Also, I’m almost envious of people to be able to believe in something so strongly, even without any evidence of any kind. I have a hard time believing that strongly in anything (that’s my burden to bear); so I respect believing in anything so strongly, but especially in something which cannot be seen or proven. But I think that’s exactly why the belief is so strong and so easy to remain steadfast. Because no one can ask God why something happened, it is always assumed that the purpose is beyond our belief. And that comforting in a way. A baby dies, it was in his plan. A child is born, it was in his plan. A mother is killed saving her child, it was in his plan. A mother saves her child and they’re both safe, it was in his plan. No matter what happens, there was some reason, but it’s beyond our comprehension. I’m not saying this to mock religion; I’m honestly saying this as an attempt at understanding the appeal.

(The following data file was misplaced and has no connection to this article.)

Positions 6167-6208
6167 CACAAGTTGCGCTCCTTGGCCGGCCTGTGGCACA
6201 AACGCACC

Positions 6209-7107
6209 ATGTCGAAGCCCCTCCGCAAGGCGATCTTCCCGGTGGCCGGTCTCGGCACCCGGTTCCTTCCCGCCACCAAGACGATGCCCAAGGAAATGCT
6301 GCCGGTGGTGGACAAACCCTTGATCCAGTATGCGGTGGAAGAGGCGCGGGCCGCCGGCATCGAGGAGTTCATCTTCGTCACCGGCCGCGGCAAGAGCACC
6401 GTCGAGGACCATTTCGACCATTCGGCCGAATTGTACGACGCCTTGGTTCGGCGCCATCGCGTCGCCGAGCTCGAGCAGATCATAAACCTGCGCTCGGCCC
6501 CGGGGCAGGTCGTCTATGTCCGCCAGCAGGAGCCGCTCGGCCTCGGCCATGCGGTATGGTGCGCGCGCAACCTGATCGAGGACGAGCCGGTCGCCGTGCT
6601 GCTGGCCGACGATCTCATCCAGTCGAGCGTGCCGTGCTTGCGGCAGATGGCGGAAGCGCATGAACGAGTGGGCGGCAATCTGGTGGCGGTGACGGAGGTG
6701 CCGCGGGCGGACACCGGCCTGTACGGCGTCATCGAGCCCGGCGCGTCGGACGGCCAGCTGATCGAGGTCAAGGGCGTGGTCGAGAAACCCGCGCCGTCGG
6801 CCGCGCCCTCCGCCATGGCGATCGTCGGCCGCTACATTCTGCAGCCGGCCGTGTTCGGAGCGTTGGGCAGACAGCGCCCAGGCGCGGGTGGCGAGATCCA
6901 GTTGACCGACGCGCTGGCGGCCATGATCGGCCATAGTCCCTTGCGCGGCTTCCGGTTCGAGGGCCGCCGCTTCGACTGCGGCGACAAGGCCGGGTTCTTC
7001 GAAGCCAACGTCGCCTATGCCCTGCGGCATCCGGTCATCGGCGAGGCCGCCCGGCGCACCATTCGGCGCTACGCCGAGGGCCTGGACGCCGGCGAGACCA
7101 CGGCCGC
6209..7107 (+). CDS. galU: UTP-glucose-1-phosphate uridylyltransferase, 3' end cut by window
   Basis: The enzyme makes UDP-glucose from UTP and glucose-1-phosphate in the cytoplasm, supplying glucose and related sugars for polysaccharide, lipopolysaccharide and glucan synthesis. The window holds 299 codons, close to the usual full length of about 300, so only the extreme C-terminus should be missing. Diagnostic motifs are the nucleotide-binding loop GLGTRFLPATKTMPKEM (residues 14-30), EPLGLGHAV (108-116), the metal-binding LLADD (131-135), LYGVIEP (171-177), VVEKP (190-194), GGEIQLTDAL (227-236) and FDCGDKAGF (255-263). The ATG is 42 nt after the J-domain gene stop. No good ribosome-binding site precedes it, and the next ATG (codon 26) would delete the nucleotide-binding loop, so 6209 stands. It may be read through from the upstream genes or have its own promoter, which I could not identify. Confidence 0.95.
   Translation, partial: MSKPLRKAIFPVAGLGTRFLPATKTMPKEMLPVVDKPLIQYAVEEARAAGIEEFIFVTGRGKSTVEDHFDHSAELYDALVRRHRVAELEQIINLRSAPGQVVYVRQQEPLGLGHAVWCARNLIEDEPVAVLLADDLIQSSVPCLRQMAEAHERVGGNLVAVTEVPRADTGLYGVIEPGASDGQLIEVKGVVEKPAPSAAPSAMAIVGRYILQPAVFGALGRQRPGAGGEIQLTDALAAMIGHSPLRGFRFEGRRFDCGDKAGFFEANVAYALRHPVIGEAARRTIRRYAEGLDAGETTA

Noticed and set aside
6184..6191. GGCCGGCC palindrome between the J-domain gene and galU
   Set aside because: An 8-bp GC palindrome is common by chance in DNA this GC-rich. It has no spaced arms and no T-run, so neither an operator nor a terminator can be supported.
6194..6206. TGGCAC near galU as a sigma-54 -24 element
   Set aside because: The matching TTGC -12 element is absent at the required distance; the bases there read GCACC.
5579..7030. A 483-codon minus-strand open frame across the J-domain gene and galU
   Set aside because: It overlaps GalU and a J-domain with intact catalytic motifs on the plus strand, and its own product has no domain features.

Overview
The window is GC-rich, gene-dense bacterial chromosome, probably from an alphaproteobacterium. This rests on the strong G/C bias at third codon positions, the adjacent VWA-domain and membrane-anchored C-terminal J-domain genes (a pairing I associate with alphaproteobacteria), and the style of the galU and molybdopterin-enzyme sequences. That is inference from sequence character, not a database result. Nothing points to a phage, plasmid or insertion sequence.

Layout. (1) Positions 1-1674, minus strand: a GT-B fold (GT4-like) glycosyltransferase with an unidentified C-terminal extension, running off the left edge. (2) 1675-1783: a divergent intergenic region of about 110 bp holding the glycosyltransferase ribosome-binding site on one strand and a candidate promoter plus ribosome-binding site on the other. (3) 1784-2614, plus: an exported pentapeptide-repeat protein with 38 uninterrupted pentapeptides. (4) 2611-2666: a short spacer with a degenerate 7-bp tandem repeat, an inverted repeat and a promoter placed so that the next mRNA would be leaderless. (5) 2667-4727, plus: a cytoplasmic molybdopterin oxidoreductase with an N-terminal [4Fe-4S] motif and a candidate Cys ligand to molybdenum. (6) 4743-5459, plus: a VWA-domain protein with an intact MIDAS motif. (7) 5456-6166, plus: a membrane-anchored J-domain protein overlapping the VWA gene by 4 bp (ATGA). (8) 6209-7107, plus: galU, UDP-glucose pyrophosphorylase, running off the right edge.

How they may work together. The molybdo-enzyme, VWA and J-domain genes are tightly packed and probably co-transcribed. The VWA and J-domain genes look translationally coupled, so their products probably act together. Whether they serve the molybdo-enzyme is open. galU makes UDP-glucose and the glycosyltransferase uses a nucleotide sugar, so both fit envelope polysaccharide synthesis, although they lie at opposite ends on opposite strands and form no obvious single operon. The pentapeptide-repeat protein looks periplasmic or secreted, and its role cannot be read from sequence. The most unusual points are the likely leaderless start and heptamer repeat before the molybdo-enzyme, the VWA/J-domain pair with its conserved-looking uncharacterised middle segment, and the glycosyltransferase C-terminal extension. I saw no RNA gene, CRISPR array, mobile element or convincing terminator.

Personally, I don’t really have faith in any institutions in modern life. I love politics, but I have no faith in political institutions or the political process. I think aid organizations are great, but I have absolutely no faith in their ability to avoid corruption or act completely benevolently. Schools and education are wonderful, but they’ve become so bureaucratic and broken down, that I have little faith that they can actually operate for the full benefit of the students that they are trying to serve. I think family and love are the solid rock upon which most of us live, but you see over and over throughout society the breakdown of families and disintegration of the familial bonds.